The 10 Ways to Avoid Arguments with Your Partner

Reviewed, fact-checked & edited by Marcella Raskin.
This blog is supported by its readers. If you purchase through links on our site, we may earn an affiliate commission.

To have a healthy and happy relationship, it is essential to learn how to avoid arguments with your partner. You and your partner may have different opinions and ways of doing things, but that’s okay!

Disagreeing is a normal part of any relationship. However, it is vital to learn how to disagree healthily. Here are 10 tips for avoiding arguments with your partner:

Don’t take things too personally.

Dont take things too personally

When your partner disagrees with you, remember they are not attacking you personally. They are simply expressing their own opinion.

Taking a difference of opinion too personally can create a lot of unnecessary arguments!

When your partner says something, they aren’t trying to hurt your feelings or make you angry! If it suddenly becomes personal, tell them and discuss the issue calmly and respectfully.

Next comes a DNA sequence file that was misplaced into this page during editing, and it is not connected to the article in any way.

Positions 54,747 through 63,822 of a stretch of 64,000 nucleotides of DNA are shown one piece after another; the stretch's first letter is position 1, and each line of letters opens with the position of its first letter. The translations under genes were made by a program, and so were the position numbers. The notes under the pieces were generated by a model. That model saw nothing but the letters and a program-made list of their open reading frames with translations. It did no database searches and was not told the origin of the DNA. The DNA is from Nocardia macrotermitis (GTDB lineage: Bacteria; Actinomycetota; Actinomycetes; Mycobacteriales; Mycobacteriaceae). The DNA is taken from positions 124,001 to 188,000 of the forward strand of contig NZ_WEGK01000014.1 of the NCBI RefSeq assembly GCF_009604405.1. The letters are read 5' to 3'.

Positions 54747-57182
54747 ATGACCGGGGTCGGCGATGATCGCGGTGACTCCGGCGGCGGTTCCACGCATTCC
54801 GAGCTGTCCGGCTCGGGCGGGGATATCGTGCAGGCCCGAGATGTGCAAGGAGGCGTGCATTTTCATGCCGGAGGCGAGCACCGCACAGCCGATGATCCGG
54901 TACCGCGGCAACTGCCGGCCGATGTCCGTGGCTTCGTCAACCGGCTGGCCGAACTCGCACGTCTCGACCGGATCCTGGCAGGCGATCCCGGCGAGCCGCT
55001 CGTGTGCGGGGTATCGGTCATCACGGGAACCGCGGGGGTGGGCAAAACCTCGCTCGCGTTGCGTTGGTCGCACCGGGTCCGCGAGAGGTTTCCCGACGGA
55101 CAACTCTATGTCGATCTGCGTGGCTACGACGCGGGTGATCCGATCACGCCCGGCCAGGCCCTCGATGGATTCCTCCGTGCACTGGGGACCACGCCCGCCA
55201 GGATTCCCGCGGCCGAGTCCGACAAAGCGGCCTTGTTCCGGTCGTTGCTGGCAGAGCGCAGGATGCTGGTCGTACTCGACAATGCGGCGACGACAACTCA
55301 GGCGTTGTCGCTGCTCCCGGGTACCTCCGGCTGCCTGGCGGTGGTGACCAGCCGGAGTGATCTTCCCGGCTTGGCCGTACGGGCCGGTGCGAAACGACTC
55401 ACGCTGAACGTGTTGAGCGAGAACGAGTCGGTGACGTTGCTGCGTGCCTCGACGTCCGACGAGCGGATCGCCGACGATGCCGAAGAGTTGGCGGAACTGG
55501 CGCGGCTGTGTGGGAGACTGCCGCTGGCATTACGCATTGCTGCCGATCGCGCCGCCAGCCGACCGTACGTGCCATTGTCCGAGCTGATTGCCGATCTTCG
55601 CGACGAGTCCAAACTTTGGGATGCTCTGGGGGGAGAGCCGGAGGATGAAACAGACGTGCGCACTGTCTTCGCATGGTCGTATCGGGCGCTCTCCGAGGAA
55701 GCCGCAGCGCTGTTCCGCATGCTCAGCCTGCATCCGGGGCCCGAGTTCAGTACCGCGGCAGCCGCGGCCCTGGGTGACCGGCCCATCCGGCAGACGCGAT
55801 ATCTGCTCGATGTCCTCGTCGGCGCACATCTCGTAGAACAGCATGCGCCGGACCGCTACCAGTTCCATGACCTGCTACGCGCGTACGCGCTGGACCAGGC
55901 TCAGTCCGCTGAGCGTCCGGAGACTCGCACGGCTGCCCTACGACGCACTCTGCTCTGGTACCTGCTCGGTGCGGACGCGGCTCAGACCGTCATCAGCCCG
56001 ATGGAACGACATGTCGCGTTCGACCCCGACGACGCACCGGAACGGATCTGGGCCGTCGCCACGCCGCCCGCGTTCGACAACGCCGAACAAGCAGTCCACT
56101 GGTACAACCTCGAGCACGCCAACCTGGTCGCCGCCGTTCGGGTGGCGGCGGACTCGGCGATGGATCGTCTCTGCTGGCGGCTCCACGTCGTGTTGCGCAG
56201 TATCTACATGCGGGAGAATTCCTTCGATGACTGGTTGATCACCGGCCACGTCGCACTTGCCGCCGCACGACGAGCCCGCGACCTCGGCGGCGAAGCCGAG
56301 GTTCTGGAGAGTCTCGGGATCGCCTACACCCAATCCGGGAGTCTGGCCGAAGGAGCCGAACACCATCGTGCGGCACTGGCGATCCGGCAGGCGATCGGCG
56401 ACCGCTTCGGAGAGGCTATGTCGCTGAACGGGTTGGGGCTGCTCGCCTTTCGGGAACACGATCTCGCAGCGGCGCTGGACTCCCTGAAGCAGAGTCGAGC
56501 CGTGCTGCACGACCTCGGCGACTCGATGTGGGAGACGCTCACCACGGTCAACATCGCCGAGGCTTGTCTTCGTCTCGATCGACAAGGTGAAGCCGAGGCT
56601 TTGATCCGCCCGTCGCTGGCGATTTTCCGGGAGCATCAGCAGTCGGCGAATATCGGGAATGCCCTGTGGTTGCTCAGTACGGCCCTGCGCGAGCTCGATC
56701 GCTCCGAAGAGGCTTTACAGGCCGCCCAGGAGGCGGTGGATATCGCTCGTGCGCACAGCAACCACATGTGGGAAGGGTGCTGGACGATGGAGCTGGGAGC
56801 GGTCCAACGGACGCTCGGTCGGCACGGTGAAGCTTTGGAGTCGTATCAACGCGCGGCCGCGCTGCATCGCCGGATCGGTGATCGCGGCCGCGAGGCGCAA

The best thing to do in this situation is to take a step back and remember that partners often disagree with each other.

Be respectful of one another.

Although it is okay to disagree, always be respectful and kind to your partner when you do. This means no slamming doors, raising your voice, name-calling, or swearing.

Respect in a relationship should not be one-sided. If you expect your partner to be respectful of you, you need to do the same for them. You need to show that you care and love each other by respecting their opinions, even if you disagree with them.

Communicate effectively with each other.

One of the best ways to avoid arguments with your partner is to communicate effectively with them. This means listening attentively, without interrupting, and giving each other your undivided attention.